Appeal joy for Milczarek
Kirsty Milczarek was successful today in her appeal against a two-year riding ban imposed by the British Horseracing Authority last December.
Last Updated: 10/04/12 5:49pm
Kirsty Milczarek was successful on Tuesday in her appeal against a two-year riding ban which was imposed by the British Horseracing Authority disciplinary panel in December.
Milczarek had originally been found in breach of the old Rule 201 (v), which concerned anyone who is "Guilty of or conspires with any other person for the commission of, or connives at any other person being guilty of, any corrupt or fraudulent practice in relation to racing in this or any other country".
She had also been found in breach of former Rule 243, which concerned "Passing information for reward", following the conclusion of a lengthy investigation into a betting ring said by the BHA to have been masterminded by two registered owners, Maurice Sines and James Crickmore.
The charges related to 10 races between January 17, 2009 and August 15, 2009.
The Appeal Board said in a statement today: "The (Disciplinary) Panel's finding that Milczarek was a party to the conspiracy cannot stand and her appeal succeeds."
Milczarek came under scrutiny for her ride on Obe Gold in August 2009 at Lingfield.
Milczarek had reportedly been told the horse could be difficult in the stalls and not to take the blindfold off until the last possible moment, but the panel found that she removed it four seconds before the stalls opened.
By the time the stalls opened the horse dived to its left, slamming her shoulder into the upright causing an injury which the disciplinary panel said would then have affected her ride.
At the original disciplinary panel hearing, she was found not guilty of a breach of Rule 157 (intentionally failing to ensure that a horse is run on its merits) but in breach of Rule 201 (v).
Milczarek's solicitor, Christopher Stewart-Moore, said: "She's very gratified.
"I think they may fast-track her licence application as obviously she has been banned for a period of time that she shouldn't have been. She will technically have to re-apply.
"She was doing very well when all this happened.
"The first decision, I always felt, was utterly bizarre. I could not understand how you could find someone guilty for effectively taking a blindfold off early. By that they then connected her to people who laid the horse."
Licence To Ride
BHA spokesman Robin Mounsey confirmed that as soon as Milczarek reapplied for her licence she would be able to restart her career.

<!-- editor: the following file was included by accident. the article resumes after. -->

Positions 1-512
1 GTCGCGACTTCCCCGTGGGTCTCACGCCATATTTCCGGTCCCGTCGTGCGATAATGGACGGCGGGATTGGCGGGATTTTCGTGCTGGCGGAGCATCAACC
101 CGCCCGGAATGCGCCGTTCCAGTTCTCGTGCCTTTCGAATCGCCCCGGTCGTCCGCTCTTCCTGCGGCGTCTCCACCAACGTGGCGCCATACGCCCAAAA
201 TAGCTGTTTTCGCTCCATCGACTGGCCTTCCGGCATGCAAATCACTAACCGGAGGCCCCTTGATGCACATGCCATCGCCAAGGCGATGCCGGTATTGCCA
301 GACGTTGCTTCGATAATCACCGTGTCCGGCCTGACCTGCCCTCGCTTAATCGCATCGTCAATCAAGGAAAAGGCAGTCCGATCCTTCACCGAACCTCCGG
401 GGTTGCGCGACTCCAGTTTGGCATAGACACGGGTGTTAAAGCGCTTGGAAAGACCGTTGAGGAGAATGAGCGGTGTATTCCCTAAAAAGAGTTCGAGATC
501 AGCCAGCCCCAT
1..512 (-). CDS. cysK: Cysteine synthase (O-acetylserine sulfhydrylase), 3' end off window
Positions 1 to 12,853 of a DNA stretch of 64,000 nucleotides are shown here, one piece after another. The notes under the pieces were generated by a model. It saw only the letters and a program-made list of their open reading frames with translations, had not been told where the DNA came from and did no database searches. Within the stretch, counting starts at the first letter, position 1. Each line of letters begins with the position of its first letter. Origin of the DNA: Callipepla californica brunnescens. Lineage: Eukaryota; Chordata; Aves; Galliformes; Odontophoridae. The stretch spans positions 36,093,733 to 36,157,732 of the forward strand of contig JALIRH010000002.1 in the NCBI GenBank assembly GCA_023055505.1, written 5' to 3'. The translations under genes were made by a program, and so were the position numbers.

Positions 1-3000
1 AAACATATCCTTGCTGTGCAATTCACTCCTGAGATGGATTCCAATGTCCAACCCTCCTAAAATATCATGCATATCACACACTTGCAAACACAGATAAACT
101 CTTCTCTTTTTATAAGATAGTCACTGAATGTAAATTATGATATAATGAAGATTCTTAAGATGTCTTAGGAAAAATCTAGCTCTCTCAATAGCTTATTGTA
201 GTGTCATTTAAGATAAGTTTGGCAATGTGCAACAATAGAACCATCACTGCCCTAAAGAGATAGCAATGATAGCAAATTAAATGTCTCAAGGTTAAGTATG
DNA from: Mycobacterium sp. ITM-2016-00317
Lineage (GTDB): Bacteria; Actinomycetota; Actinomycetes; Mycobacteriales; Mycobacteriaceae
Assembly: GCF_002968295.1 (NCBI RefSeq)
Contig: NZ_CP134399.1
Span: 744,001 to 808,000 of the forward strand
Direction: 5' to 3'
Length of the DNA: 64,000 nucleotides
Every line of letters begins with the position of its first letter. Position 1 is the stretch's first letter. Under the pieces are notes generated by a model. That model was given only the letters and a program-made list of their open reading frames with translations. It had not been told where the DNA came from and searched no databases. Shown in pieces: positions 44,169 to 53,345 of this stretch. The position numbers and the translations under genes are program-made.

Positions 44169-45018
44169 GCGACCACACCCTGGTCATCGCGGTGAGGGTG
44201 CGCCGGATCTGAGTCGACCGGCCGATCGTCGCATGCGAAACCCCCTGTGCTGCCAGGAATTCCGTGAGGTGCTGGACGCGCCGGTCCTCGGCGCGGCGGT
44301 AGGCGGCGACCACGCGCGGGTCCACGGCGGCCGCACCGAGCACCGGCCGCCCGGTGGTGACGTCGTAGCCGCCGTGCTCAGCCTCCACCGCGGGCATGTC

Mounsey said: "As soon as she reapplies and all the paperwork is sorted she will be able to ride."
Paul Scotney, Director of Integrity Services, Compliance and Licensing for the BHA, said in a statement: "As was said at the time of the initial hearing, the scale and complexity of this case remains unprecedented in the history of BHA.
"Consequently from the perspective of the BHA's Integrity and Compliance team, it is rewarding that the Appeal Board has endorsed the findings of the Disciplinary Panel regarding the activities of the individuals at the heart of the conspiracy.
"Indeed, to quote the Appeal Board, they said "taken as a whole the BHA's case against Maurice Sines and James Crickmore was a strong one", adding that "...this conspiracy and particularly the conduct of Sines and Crickmore struck at the heart of the integrity of racing.
"It must be made clear to all those who contemplate taking part in this sort of conspiracy, in whatever capacity, that they must expect that the penalties for doing so will be severe.
"We accept the decision of the Appeal Board to allow the appeal of Kirsty Milczarek. It is the role of the Appeal Board to consider such appeals and additional evidence when presented.
"However, we stand by the original decision to include the race as one of the 10 under scrutiny on account of the extraordinary betting patterns and the pattern of communication around the race."
As a consequence of Milczarek's successful appeal, the penalties for both Sines and Crickmore were reduced to 13 years disqualification, from the original penalty of 14 years.
Unlicensed individual Nick Gold had the disciplinary panel ruling that his exclusion should not be considered for seven years reduced to five years.